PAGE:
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Low Mileage 1983 Porsche 911SC Targa

There was a time when a targa roof-equipped Porsche 911 was not exactly the pinnacle of desirability. One might even say it ranked fairly close to the convertible model in the overall hierarchy, nudging out the true droptop by a hair due to the perception of possessing slightly more structural rigidity. It’s safe to say that is no longer the case, as examples like this 1983 Porsche 911 Targa listed here on eBay are commanding strong money at the moment, with bids sitting at $35,700 with the reserve unmet and three days left in the auction.

The targa model always made good sense to me as a best-of-both-worlds option, with the ability to let the outside in without having to give up having a true rear window. The looks also worked to, as that rear glass helps maintain the perception of having something fixed over the back half of the car; when the convertible top is down, there really is nothing left over the hindquarters, and it’s a subjective take as to whether or not that improves the looks of an air-cooled Porsche. The 911 Targa is also traditionally one of the lower production models out there, and is seemingly always in short supply compared to the hardtop and convertible cars, especially within the 964 model family.

The 911 SC is already a sought after example, with many pundits claiming it to be one of the more “overbuilt” 911s with  a hearty engine capable of racking up big miles before needing an engine rebuild. The seller of this example tells us very little about the car in question, even going so far as to indicate it’s equipped with a “V6” engine, which we know is not correct. Mileage clocks in at just under 50,000 which makes this long-lived SC a compelling purchase for someone who hopes to own it for more than a few years and rack up some decent annual mileage in the process.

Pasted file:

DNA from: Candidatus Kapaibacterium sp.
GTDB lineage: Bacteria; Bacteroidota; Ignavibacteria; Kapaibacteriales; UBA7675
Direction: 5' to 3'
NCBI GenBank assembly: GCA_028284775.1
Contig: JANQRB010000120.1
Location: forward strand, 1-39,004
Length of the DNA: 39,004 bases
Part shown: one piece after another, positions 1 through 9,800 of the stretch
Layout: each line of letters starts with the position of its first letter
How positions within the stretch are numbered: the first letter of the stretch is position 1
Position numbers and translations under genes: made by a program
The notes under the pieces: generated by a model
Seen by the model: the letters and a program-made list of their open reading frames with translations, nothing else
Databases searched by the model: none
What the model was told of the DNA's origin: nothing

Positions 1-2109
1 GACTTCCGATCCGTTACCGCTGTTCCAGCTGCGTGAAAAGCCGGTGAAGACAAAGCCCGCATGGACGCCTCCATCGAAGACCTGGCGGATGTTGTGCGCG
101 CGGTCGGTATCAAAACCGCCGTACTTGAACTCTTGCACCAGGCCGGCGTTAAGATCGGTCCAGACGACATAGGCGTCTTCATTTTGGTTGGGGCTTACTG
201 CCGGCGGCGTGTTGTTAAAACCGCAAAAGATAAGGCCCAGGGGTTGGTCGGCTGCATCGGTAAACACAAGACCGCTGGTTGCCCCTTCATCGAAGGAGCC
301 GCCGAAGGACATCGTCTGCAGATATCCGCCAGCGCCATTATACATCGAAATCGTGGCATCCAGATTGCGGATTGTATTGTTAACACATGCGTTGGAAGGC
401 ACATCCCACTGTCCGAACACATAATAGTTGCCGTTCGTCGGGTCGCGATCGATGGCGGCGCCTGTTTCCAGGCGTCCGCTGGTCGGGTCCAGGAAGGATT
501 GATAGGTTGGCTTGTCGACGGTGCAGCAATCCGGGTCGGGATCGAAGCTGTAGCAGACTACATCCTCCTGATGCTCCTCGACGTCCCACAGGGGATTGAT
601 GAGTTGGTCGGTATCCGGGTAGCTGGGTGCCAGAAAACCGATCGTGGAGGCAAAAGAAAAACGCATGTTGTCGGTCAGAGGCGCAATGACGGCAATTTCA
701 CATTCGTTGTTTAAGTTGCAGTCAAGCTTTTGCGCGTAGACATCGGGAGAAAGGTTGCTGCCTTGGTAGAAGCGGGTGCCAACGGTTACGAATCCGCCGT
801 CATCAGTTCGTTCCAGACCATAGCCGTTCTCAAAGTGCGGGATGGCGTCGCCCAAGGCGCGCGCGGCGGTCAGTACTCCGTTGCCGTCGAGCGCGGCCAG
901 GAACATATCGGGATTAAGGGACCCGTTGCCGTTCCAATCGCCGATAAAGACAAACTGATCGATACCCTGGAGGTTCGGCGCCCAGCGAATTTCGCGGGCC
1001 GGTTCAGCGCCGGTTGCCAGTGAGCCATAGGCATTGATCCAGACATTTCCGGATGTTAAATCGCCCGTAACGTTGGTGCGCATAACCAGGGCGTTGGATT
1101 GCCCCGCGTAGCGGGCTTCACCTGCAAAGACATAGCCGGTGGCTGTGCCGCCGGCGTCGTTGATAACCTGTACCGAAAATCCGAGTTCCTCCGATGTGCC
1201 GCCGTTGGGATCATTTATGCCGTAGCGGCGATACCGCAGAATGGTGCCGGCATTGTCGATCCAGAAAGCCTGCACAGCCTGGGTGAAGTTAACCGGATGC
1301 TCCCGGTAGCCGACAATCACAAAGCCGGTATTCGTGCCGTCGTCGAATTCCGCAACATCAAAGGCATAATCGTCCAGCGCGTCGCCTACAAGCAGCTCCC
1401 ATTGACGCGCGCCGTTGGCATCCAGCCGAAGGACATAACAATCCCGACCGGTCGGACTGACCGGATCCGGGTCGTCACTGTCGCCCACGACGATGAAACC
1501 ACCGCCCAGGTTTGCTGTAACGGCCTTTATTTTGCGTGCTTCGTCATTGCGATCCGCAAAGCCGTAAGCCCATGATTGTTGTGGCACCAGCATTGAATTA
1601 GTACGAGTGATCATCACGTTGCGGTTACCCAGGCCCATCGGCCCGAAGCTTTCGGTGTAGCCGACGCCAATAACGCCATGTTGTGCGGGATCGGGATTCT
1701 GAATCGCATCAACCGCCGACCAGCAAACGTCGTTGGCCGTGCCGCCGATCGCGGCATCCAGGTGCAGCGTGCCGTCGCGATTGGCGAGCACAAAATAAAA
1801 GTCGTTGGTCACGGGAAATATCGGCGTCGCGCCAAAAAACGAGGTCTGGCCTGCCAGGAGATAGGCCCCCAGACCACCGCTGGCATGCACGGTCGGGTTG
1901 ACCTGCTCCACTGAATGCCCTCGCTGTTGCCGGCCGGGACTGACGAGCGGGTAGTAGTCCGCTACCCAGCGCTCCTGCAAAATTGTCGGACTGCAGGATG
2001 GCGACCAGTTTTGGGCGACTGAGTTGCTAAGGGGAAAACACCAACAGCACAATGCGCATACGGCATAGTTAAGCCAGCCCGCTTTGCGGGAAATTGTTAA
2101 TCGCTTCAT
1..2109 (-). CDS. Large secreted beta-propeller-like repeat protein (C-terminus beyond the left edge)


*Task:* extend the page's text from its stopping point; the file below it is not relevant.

The presence of the headlight washers on the bumper make me wonder if this is a European-market example; if it is, that means the 3.0L flat-six makes a touch more horsepower than the U.S. model. It should make a touch over 200 horsepower, which is more than enough to help the rather lightweight SC get out of its own way; it’s also a healthy bump over the U.S.-spec engine that has just over 170 horsepower in stock form. The seller would be wise to offer some more details on this car’s maintenance history and confirm it is a true Euro-market example, but neither data point appears to be slowing down interest at the moment.


  1. Avatar photo bobhess Member

    One of the best cars of the second generation 911s. Lived with an early Targa for a little over a year and pulling the top and going for a weekend tour was lots of fun. Nice car here.

    Like 1
  2. Avatar photo Malcolm Boyes

    “SC” stood for Super Carerra for a reason.Very nice car..just wish it had the stain less roll bar.

    Like 0
  3. Avatar photo P. Galiardi

    US model. No euro side markers on front fenders, large rear bumper guards make it easy to identify as a US market 911.

    Like 0
    • Avatar photo Glemon

      These were $12-15000 dollar cars it seemed like forever, and I often considered buying one, then suddenly they weren’t. This looks like a nice example.

      Like 0
    • Avatar photo Jesse Staff

      They haven’t been that cheap in a looooong time!

      Like 0
    • Avatar photo Bruce Byron

      True I had a 911s in the USA illegally.. Also the rear brake lens would be yellow.

      Like 0

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